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Saturday, January 14, 2012

History Of Electoral College

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History Of Electoral College


The constitutional Convention was considering a few different processes of electing a president. The first idea to elect a president was to have Congress choose the president, but some people didn’t like this idea, because they felt that it would lead to disagreement and overall conflict in Congress with people getting their feelings hurt. Some people thought that corruption and foreign powers would step in and get in the way, and some people thought that the balance between the legislative and executive branch would be unstable, so the idea was dismissed.


The second idea brought forth was to make the State legislatures in charge of choosing the president, but it was also dismissed. People were afraid that if this were to happen the president would have the state legislatures disobey federal authority to win.


Having the president be elected by a direct popular vote was the third idea. This was dismissed for fear of people voting for the person they liked personally the most rather than any candidate that was outside of their state. “…. People would vote for a ‘favorite son’ from their own state or region.” Says William C. Kimberling. (000; p 1)


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A “Committee of Eleven” in the Constitutional Convention brought a system for presidential election forth. It was an indirect election by a college of electors. This also became the first design of the Electoral College. State legislatures were responsible for the selection of the Electors, and neither members of Congress or employees of the federal government could serve as an Elector so a balance between the legislative and executive branch could take place. Each state’s Elector would meet in different states, instead of a large meeting, so that issues such as bribery wouldn’t occur. Electors were prevented from voting for their favorite candidate by making the Elector make two votes. One had to be from an outside state. The votes would be sent to the President of the Senate and he would open and read the results of the election. Majority had to win in order for a president to be selected, one over half the total. In the occurrence of a tie the House of Representatives would choose the president from the top five and each state could only cast one vote. This design lasted for four elections


Congress took on the rules of the Twelfth Amendment to the Constitution to improve the fist design. Each Elector cast one vote for a president and a separate for the vice president. The top three candidates would be chosen to pick out a president if a tie occurred.


The Congress in 1845 came up with a uniform day for the states to select their Electors. The original permitted time was 4 days before the first Wednesday, but it needed to be changed so that states that vote later aren’t influenced by the earlier votes. It was the Tuesday following the first Monday in November in years that could be divided by four. Other methods were tried but none of them worked as fair as this particular method.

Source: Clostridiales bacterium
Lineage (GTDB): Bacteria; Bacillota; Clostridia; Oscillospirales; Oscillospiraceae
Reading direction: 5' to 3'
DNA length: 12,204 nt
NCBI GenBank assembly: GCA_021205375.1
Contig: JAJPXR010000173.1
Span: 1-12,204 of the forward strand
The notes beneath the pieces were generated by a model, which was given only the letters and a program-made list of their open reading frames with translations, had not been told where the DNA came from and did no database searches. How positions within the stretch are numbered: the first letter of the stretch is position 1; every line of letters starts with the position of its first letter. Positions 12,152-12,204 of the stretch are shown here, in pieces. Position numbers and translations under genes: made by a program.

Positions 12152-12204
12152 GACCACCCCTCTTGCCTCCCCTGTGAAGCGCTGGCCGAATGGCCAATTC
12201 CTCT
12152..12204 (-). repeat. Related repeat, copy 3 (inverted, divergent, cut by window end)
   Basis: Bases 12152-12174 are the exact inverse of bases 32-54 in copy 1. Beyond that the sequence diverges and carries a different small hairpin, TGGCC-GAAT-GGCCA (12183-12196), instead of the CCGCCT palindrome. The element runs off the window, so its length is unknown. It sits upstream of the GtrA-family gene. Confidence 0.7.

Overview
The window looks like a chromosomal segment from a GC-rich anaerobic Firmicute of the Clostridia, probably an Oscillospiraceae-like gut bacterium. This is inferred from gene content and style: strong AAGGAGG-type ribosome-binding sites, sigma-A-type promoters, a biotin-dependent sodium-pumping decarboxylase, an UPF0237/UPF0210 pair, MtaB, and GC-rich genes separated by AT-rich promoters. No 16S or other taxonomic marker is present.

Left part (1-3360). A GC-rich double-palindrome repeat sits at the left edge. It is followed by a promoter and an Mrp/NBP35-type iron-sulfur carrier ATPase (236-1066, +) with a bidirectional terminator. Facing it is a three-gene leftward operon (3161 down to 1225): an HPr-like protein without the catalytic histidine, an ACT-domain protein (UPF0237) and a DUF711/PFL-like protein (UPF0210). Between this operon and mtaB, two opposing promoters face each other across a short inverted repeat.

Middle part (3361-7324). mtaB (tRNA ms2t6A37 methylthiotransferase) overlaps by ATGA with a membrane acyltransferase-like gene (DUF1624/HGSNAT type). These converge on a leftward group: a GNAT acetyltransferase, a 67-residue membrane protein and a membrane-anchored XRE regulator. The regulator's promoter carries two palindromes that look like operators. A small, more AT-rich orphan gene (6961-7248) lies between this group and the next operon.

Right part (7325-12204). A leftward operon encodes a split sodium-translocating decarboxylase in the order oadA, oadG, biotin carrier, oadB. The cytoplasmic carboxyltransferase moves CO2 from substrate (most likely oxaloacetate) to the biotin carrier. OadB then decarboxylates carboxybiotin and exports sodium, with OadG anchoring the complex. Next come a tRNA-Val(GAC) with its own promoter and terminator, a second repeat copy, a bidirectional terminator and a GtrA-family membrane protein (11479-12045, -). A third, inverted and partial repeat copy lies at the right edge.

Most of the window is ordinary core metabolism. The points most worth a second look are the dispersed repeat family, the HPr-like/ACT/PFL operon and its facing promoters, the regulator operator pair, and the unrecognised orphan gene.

The current ways of the Electoral College are the same as the last ideas the Constitutional Convention thought to improve. Each state is given a number of Electors equal to the number of its U.S. Representatives.


Reaction


I did not know that the government went through so many changes to a presidential selection process. I noticed that it did no mention anything about the citizens making a difference on who becomes the president. It enforces the fact that the citizens’ votes do not count. I also thought the government didn’t care about who’s feelings would get hurt by the first idea. I thought it was a “too bad, so sad” kind of deal, where someone makes a choice and wouldn’t let emotions get in the way. I find that to be very interesting.


The second idea I could understand would cause the federal authority to break down, if they had of chose that one and the third idea were rejected for a good reason. It wouldn’t be fair if people voted for their favorite candidate. The uniformed day of voting was necessary, because the influence of early voters could change the later voters minds and end in a unfair result.


I thought the first design was a great and it seemed like a great process and the rules were fair, but it wasn’t good enough for them or else they wouldn’t have refined it. As I read a little bit more I noticed that the changes that occurred were necessary. It prevented states from cheating to elect a president, even though our president was already hand picked no matter what the votes said. Unfortunately the citizens were tricked into thinking we had control.


Reference


Grolier Incorporated 15


Grolier Encyclopedia of Knowledge volume 6


http//freedom.house.gov/electoral/fecmemo.asp


http//www.truthinmedia.org/Columns/Electoral-College.html 000; Origens and History of the Electoral College


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